The Turn to Corruption

“Ralph wept for the end of innocence, the darkness of man’s heart, and the fall through the air of the true, wise friend called Piggy.”(202)An archetype is a pattern or model from which similar characters or plots are based. LOTF exemplifies a situational archetype, ‘The Fall.’ The boys begin full of innocence, following Ralph peacefully, with Jack being only a mild nuisance, to becoming murderous, barbaric followers  of Jack, who has also fallen into a vulgar, ferocious state.

As the story begins, the boys are innocent, then retrogress into a demented state of being by the time they are saved at the end.  At the start of the book, the boys are all obviously children, even still “dressed in schools uniforms,”(18) so they cannot be all that old, meaning that they were headed somewhere for school when they crashed.  When they go off to scout the island, Ralph’s small group took the time to play around and shove a huge boulder over the cliff-face, something any grown-up would never have taken the time to do unless it had a true purpose apart from fun.  When they got hungry and eventually found a piglet, Jack was hesitant to kill it, unable to cut into another living being, though he knew it would have to die for them to eat and survive.


The boys originally follow Ralph, who is a symbol of hope and humanity, and the other children slowly fall away from him and what he stands for.  The conch shell is a symbol of power and respect, and all the boys vote “‘Let him be chief with the trumpet-thing.'” (22) when it comes time to choose a leader. Everyone but Jack agrees in Ralph’s leadership, eventually prompting him to leave them to survive on his own.  Afterwards, some of the others began to leave as well, listening to what Jack had said about Ralph not being leader material.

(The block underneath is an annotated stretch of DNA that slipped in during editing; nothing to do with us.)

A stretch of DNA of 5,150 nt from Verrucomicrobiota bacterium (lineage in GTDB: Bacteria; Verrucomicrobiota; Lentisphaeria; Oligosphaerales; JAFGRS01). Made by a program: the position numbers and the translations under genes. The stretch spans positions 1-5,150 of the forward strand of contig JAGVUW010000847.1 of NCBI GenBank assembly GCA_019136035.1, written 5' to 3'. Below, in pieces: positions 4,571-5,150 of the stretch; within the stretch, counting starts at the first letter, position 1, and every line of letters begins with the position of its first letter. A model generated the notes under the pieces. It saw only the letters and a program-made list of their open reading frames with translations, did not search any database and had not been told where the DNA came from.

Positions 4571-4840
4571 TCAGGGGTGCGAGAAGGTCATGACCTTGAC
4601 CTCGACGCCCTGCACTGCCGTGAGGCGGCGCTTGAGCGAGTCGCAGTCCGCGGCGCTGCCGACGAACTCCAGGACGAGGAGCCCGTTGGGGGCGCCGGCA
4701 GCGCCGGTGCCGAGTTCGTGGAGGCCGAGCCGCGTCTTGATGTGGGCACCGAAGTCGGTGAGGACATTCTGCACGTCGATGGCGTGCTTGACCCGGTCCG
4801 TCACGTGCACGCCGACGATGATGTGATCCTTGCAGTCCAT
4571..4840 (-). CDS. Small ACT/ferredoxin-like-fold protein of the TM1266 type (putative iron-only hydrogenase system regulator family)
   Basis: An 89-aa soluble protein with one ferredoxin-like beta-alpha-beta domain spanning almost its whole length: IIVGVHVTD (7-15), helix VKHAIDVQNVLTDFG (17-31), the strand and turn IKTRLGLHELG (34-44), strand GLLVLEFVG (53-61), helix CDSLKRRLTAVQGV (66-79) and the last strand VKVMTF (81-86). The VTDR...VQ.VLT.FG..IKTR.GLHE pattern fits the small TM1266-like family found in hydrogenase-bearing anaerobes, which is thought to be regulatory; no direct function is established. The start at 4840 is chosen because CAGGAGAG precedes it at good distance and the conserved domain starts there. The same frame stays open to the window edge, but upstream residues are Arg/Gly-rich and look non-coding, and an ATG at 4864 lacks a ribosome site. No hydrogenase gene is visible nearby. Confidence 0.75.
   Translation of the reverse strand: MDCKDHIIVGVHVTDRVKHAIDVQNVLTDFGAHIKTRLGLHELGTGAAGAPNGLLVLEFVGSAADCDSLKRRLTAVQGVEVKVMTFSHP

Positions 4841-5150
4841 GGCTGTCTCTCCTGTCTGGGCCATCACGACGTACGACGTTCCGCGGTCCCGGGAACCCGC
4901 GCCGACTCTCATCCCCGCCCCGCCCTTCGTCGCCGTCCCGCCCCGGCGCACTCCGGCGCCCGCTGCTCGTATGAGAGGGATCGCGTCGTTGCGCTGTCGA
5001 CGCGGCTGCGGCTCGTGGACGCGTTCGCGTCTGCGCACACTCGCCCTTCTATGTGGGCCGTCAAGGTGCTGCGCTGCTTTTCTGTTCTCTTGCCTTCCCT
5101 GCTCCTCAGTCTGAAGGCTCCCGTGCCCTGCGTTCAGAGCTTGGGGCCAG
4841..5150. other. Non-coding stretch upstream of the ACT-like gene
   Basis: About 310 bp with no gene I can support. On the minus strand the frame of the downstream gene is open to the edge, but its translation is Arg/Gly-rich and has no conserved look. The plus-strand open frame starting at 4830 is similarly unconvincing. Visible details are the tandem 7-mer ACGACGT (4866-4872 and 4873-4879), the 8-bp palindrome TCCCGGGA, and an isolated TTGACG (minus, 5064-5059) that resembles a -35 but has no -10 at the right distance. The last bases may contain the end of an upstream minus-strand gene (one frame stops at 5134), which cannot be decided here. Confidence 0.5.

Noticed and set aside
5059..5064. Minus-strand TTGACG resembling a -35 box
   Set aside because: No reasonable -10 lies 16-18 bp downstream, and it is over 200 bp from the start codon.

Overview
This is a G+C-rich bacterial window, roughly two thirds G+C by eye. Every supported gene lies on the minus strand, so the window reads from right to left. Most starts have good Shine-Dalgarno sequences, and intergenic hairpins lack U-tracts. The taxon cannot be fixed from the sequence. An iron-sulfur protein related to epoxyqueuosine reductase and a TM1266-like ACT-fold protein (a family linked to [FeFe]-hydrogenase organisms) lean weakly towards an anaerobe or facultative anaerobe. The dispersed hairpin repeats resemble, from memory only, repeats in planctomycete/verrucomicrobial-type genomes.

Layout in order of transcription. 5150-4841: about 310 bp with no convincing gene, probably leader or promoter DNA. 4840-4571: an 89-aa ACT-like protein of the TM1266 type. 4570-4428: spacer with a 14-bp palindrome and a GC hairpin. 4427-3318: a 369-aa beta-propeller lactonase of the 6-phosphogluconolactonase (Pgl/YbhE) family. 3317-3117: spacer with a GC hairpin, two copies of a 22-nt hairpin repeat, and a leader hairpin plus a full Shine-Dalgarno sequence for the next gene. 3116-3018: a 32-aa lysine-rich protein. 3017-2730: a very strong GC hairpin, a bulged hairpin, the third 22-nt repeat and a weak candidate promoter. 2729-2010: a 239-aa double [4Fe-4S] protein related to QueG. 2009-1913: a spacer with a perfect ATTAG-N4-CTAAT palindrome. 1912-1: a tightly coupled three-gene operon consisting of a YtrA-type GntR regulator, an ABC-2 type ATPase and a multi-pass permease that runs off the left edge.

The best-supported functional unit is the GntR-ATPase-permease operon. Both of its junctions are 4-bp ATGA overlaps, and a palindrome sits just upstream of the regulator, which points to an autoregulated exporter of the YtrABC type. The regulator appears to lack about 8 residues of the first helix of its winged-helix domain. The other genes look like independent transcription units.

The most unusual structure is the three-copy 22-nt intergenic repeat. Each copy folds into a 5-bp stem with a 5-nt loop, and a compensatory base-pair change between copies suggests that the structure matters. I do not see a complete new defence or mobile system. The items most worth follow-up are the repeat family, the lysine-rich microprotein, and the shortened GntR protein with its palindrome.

After leaving Ralph, more and more of the boys are pulled towards Jack, becoming belligerent barbarians, comfortable with murder.  The first to disappear were Maurice, Bill, and Roger, who had begot their own tribe of hunters being led by Jack, who stated “‘We’ll hunt.  I’m going to be chief.’ They nodded, and the crisis passed easily.”(133) with that last part pertaining to the fact that they all immediately agreed he should be chief, no doubts and no rivals for the position.  The only ones left with Ralph at this point are Piggy, Sam and Eric, and the little kids.  At the end of the story, when they have a more established as a proper tribe of sorts, they come after them, even killing Simon and chasing Ralph down by the end of the book, only stopped by the chance run-in with a few adults that happened to be on the island at this point.


        A LOTF situational archetype is ‘The Fall,’ where the boys began full of innocence and eventually lost it, becoming barbarians, falling away from Ralph, beginning to follow Jack, and turn towards savagery and murder.  “What are we? Humans? Or animals? Or savages?”(91).  That’s not the most feasible question for them to answer, it seems.


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